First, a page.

The way of wisdom leads to life, the way of foolishness leads to death.  This is just common sense.  With that being said, who on earth would choose the way of foolishness?  The answer, fools.  You can’t make decisions for other people.  You can’t force other people to make wise choices.  And nobody can force you to make wise choices.  At the end of the day, we are each responsible for the decisions we make in life.  Proverbs sets it out in simplistic language and or course there are exceptions.  Even good and wise people occasionally suffer accidents and calamities that impact or prematurely end their lives.  And yes, sometimes people who make terrible life choices still manage to survive and live long and somewhat successful lives.  We can usually find exceptions to almost any rule.  However, in the most simple and general way, if you make wise choices in life, things usually go well, and if you make stupid choices in life, they usually end up not so well.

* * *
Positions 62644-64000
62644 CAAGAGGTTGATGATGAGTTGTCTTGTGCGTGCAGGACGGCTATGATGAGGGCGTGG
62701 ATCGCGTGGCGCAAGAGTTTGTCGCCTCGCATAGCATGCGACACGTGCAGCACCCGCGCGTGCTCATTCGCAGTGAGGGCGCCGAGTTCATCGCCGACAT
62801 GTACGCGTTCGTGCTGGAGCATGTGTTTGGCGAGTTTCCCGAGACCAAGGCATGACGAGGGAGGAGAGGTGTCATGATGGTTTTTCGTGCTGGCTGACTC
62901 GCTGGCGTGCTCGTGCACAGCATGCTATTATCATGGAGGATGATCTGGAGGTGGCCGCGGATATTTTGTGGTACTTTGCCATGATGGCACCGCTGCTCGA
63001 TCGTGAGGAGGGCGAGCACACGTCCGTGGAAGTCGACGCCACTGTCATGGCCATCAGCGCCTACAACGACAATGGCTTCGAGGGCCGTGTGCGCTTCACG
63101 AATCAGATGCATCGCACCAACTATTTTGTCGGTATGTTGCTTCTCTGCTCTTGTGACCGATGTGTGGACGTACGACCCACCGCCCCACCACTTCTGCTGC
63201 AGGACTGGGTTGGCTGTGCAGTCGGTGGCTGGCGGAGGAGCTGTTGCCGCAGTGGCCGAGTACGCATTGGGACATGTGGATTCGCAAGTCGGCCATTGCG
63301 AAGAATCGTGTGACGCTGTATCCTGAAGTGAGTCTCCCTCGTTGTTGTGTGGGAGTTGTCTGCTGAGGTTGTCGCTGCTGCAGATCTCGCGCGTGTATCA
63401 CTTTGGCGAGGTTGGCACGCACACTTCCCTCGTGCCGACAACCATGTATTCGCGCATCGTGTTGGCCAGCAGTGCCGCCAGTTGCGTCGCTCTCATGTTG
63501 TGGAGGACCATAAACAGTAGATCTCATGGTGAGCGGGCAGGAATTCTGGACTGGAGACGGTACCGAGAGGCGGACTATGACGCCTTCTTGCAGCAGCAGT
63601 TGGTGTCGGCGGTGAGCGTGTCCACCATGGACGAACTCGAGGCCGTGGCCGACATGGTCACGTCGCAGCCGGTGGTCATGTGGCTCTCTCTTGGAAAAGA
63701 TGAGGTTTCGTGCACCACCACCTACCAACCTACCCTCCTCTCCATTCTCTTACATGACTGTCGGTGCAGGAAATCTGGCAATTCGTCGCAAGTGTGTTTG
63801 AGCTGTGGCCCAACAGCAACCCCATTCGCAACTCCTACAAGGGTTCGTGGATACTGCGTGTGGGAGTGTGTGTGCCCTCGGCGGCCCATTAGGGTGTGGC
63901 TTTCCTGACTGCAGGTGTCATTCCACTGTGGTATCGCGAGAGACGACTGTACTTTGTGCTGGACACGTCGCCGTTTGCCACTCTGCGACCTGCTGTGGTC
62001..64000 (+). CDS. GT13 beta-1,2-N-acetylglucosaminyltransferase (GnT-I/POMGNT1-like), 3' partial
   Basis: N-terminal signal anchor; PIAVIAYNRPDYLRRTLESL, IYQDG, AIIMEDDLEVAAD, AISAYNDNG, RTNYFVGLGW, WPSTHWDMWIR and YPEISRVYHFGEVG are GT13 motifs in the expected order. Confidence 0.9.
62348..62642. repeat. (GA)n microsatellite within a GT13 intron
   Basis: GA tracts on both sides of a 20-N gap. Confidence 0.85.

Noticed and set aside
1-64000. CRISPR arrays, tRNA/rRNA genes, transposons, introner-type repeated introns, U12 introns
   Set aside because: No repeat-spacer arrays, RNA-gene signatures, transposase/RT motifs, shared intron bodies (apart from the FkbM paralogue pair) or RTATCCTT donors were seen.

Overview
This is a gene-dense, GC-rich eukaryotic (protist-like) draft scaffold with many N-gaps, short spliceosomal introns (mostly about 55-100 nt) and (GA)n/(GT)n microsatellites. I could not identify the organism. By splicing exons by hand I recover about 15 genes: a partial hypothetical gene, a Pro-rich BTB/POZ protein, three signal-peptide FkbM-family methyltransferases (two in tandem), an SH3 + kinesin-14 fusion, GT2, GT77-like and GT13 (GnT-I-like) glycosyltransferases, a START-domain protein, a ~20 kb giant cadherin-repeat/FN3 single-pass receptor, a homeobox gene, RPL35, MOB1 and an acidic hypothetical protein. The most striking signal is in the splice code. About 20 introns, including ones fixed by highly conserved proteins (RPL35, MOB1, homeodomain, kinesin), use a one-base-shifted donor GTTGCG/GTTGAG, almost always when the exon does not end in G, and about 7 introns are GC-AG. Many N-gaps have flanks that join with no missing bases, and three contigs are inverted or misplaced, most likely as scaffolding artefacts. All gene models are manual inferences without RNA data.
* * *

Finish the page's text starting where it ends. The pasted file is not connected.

I have a friend from high school that I haven’t seen in over 30 years, but we keep up with each other via Facebook.  This friend and I made some radically different life choices when we were in our late teens/early 20’s. My friend rejected God in college and embraced a life of atheism.  My friend rejected the traditional Biblical route of marriage and family, spent years shacking up with others.  Finally married, my friend divorced after a short time, remarried, but chose not to have any children so they could “enjoy life.” This friend recently posted that their spouse was gone on an extended trip when their birthday came, so they chose to go out and celebrate their birthday alone at a fancy restaurant (the bill for just my friend came out to over $250.00).  My friend took pictures of every course of the meal and the final bill to prove how much they had spent.  I read their birthday post with great sadness.  My friend has arrived at a place in life where they are all alone on their birthday with no one to share it with except their friends on social media where they tried to impress us with how much they spent on themselves for their birthday.